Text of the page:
The Channel 4 News argument didn’t address the meagre merits and political shortcomings of Django Unchained. Nevertheless, the rare glimpse it allows us behind the PR curtain is invaluable. It makes me recall the time I put a question to the director Abel Ferrara, who proceeded to slip into a dense and restful slumber before I had finished speaking. Or the afternoon I was standing outside a hotel room awaiting a private audience with Martin Scorsese, only to overhear him complaining that he had done enough interviews for one day. “I’m all wiped out,” he protested loudly to his assistant. “I don’t know how I’m gonna do Germany. I’ll do it, but I don’t know how.” Poor me. And, for that matter, poor Germany.
The demands of the relentless publicity treadmill can lead to compromises on all fronts: the subject can be crotchety, the interviewer nervous and hurried, and nobody gets what they want. The inanity of being quizzed by the same jaded journalists competing for identical soundbites was the catalyst for Tarantino’s blow-up. To be fair to journalists, the situation doesn’t always work in our favour: spending between 10 and 30 minutes with your subject in a hotel room is unlikely to produce relaxed and forthcoming testimonies. But then it’s the journalist’s job to use that small window of time to pose the most disarming and unusual enquiries they can manage.
It was perhaps ungracious of Tarantino to bellow: “I’m here to sell my movie! This is a commercial for the movie, make no mistake.” But I am inclined to blame tiredness, maybe jet-lag, since he is usually a witty interviewee. During the hour I spent with him in 2009 discussing his last picture, Inglourious Basterds, he was brilliantly, intelligently combative in a way which is rare in the mollycoddled trade-offs between movies and media.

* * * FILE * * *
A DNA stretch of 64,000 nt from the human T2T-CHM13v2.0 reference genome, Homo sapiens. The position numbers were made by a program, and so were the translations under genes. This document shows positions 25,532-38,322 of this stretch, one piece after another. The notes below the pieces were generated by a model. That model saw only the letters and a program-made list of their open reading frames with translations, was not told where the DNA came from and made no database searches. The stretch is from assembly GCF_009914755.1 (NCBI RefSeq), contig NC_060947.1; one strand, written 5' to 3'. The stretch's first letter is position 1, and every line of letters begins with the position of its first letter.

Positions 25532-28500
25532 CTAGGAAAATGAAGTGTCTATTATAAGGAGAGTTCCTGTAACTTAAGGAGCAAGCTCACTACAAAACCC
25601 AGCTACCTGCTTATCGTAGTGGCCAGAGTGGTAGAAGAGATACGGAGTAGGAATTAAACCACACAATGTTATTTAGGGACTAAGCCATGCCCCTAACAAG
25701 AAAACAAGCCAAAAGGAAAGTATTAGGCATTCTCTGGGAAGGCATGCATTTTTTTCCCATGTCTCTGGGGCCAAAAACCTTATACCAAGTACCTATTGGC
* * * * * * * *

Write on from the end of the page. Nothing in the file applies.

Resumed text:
Had he been less weary, he might have taken umbrage earlier in the Channel 4 interview, when Guru-Murthy asked “Why do you love violent movies?” That inane remark hardly takes into account the extraordinary sophistication of violence in Tarantino’s work: from the camera steering away from an ear-severing scene in Reservoir Dogs to the various murders-in-long-shot in Jackie Brown, or the Busby Berkeley approach to shooting mass carnage in Kill Bill, Vol 1. If only the line of questioning on Channel 4 News had been as nuanced and considered as one of Tarantino’s movies.
(Huffington Post) When Brittany Murphy died back in 2009, many believed the actress’s abuse of prescription drugs and historic eating disorders were to blame. But now a controversial documentary claims her demise was far more sinister.
Top Priority: The Terror Within tells the alleged true story of how Brittany was caught up in a government plot against a national security whistleblower.
Another conspiracy theory you may think but after speaking to the whistleblower and filmmaker Julia Davis the accusation does not seem so outlandish.
According to Julia, ‘Britt defended [her] from false allegations and [she] intends to keep doing the same for her, even in death.’
‘Britt was neither paranoid nor a drug abuser [but] was branded as such simply because her friends and industry contacts couldn’t believe the magnitude of retaliation the couple were facing.’
The actress’s movie breakthrough came in the 90s as Ty in classic teen comedy Clueless. Afterwards, Brittany racked up a number of high profile roles, in films like Sin City, Don’t Say A Word and Just Married, where she met former beau Ashton Kutcher.
So like many I was shocked to hear of her death at such a young age and as a result ‘of natural causes’. Especially as two months after announcing the cause of death, Los Angeles Assistant Chief Coroner Ed Winter changed his mind, adding ‘multiple drug intoxication’ to the report.
The Girl, Interrupted star was laid to rest at Forest Lawn Memorial Park on Christmas Eve, 2009, but as worldwide speculation into her sudden death continued, her British husband Simon Monjack, 39, died under similar circumstances just five months later on May 23, 2010.
Celebrity blogger Perez Hilton said it ‘came as no surprise’, and, only a month before making this statement, he predicted that she would be the next big Hollywood death on a U.S. radio show.
In 2011 Brittany’s mother, Sharon Murphy, was unhappy with the coroner’s report and wanted a better explanation. She blamed the death of her daughter and son-in-law on toxic mould found in their Hollywood home.